What is Heatstroke?
- Heatstroke, also known as hyperthermia, is the leading cause of non-crash, vehicle-related deaths for children.
- It occurs when the body isn’t able to cool itself quickly enough and the body temperature rises to dangerous levels.
- Young children are particularly at risk as their bodies heat up three to five times faster than an adult’s (source: American Academy of Pediatrics).
- A car can heat up 19 degrees in 10 minutes (org). This means that with a 90° outside temperature, the inside of a car can heat up to 109° in 10 minutes and will continue to rise. Cracking a window doesn’t help.
- Symptoms can quickly progress from flushed, dry skin and vomiting to seizures, organ failure and death.
- From 1998 through 2019, at least 849 children across the United States died from heatstroke when unattended in vehicles. (Statistics prior to 1998 are not considered reliable).
- 2% – child forgotten by caregiver
- 2% – child entered unattended vehicle unnoticed
- 1% – child knowingly left in vehicle by adult
- 5% – Unknown
- From 1998 through 2019, Texas leads all states with 126 pediatric vehicular heatstroke (PVH) deaths.
- Through July 18, 2020, there have been 10 PVH deaths in U. S., including two in Texas. In 2019, there were 52 PVH deaths in the U. S, including 7 in Texas. This was the 2nd highest yearly number of PVH deaths on record. The year with the highest number of deaths was 2018, with 53 deaths in the U. S., including 5 in Texas.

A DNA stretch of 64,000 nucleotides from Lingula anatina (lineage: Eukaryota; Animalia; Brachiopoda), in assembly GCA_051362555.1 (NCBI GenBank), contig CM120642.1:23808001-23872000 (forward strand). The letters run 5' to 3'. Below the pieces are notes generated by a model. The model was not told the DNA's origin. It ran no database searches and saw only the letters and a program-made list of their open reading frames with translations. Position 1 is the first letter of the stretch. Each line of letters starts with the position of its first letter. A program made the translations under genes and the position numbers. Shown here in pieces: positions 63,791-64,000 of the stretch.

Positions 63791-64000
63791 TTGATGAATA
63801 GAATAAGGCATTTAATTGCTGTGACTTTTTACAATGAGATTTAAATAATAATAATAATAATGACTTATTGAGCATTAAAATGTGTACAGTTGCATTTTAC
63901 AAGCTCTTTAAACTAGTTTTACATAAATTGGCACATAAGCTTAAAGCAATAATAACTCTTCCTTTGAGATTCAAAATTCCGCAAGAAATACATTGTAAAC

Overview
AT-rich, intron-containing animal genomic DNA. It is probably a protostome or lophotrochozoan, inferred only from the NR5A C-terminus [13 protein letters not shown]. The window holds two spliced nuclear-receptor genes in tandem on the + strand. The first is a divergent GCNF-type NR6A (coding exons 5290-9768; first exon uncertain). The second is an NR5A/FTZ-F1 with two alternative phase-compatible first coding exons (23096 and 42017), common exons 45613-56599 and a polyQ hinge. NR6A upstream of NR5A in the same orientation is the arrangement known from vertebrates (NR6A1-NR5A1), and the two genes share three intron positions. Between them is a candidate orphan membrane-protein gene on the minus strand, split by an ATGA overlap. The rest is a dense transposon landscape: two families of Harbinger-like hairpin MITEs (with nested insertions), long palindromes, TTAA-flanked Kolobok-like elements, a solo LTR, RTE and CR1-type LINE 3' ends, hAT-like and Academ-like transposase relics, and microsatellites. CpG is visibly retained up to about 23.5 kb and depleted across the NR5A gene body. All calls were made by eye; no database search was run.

Reduce the number of pediatric vehicular heatstroke deaths by remembering to ACT:
Avoid heatstroke-related injury by never leaving a child alone in a car, not even for a quick trip to the store. Always lock your doors and trunks — including in your driveway or garage. If a child goes missing, check the pool first, then check the vehicles, including trunks.
Create reminders. Routinely place something you’ll need at your next stop — like a purse, briefcase or cellphone — in the backseat.
Take Action. If you see a child alone in a car, take action. Call 911.
Reduzca el número de muertes por insolación recordando las siglas ECA:
E Evite las lesiones y muertes relacionadas con la insolación al no dejar nunca solo a su niño en el auto, ni siquiera por un minuto. Y asegúrese de mantener con llaves su auto cuando usted no está adentro, pues así los niños no entran por su propia cuenta.
C Cree recordatorios colocando algo en la parte de atrás del auto y junto a su niño, como un maletín, una cartera o teléfono celular, que le hará falta al llegar a su destino final.
A Actúe. Si usted ve a un niño solo en un auto, llame al 911.
- Johnny Humphreys, Texas Heatstroke Task Force Chair, firstname.lastname@example.org, 512-422-7085, https://www.facebook.com/texasheatstroketaskforce
- National Highway Traffic Safety Administration
- Kids and Cars